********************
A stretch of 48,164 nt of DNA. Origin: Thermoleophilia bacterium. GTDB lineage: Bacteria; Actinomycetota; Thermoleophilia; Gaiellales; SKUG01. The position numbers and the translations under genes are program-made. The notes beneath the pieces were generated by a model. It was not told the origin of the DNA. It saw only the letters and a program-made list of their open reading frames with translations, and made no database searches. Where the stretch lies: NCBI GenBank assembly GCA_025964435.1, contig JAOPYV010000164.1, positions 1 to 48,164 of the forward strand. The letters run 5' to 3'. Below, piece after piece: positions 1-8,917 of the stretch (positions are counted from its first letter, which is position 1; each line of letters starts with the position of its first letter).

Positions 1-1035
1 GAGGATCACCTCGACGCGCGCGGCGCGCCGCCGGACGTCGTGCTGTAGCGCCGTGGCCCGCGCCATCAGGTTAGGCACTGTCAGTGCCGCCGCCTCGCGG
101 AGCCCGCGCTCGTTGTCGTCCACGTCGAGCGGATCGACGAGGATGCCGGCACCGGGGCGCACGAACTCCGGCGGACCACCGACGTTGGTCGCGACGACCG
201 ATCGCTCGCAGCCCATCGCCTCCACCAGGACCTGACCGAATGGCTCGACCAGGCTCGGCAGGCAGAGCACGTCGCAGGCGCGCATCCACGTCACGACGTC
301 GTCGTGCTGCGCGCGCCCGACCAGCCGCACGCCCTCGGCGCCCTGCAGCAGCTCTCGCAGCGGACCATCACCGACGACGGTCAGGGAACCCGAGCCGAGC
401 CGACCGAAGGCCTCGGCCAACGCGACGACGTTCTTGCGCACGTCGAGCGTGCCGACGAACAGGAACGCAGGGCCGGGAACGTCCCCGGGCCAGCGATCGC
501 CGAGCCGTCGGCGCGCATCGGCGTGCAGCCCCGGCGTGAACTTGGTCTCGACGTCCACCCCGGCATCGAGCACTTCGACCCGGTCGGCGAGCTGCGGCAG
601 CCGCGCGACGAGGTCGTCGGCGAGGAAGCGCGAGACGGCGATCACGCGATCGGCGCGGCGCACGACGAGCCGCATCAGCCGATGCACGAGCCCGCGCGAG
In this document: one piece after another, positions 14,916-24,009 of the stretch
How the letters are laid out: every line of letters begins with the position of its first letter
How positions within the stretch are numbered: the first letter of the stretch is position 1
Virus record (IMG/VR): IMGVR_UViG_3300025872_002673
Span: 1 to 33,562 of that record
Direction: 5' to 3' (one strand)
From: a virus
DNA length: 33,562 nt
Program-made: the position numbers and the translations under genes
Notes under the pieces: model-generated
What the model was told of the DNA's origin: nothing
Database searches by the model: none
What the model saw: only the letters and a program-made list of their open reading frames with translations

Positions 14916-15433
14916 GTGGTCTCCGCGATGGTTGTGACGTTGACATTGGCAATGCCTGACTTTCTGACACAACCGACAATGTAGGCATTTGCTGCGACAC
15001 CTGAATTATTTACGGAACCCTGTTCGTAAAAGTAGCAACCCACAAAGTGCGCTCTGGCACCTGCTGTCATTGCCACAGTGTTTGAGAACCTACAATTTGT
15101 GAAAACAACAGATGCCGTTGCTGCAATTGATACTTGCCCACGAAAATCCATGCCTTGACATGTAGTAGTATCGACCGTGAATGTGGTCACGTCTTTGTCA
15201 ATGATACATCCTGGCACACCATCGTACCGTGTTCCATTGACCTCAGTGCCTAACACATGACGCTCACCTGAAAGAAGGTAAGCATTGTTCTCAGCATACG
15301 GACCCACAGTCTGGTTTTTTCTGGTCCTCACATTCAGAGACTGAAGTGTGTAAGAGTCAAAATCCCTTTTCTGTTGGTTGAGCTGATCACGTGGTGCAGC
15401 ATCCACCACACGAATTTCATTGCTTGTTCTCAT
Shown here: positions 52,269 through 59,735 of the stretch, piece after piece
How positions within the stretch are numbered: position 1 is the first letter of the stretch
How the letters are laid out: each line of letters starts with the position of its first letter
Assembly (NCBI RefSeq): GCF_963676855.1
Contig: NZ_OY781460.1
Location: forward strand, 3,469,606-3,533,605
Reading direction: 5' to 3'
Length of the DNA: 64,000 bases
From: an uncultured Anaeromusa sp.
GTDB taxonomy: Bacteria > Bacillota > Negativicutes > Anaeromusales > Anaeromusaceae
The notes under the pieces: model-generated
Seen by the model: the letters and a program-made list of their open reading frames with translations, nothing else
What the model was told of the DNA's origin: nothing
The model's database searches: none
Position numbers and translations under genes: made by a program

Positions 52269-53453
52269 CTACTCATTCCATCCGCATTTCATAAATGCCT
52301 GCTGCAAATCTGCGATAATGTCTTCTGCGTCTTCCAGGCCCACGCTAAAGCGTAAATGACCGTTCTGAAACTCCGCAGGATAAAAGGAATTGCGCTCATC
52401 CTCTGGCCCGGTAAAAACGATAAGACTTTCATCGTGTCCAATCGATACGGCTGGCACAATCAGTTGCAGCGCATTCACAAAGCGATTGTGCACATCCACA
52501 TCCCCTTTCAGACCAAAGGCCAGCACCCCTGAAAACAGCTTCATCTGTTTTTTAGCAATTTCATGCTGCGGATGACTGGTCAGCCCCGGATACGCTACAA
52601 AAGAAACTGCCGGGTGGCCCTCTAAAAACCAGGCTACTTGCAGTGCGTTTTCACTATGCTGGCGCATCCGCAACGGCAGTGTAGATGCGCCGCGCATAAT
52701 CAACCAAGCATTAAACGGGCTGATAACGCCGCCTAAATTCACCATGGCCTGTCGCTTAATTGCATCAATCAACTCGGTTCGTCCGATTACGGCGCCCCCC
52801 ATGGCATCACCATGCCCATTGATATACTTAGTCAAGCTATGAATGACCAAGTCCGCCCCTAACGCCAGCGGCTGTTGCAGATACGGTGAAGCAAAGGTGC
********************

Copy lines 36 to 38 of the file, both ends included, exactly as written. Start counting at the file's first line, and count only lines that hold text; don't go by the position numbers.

Reading direction: 5' to 3'
Length of the DNA: 64,000 bases
From: an uncultured Anaeromusa sp.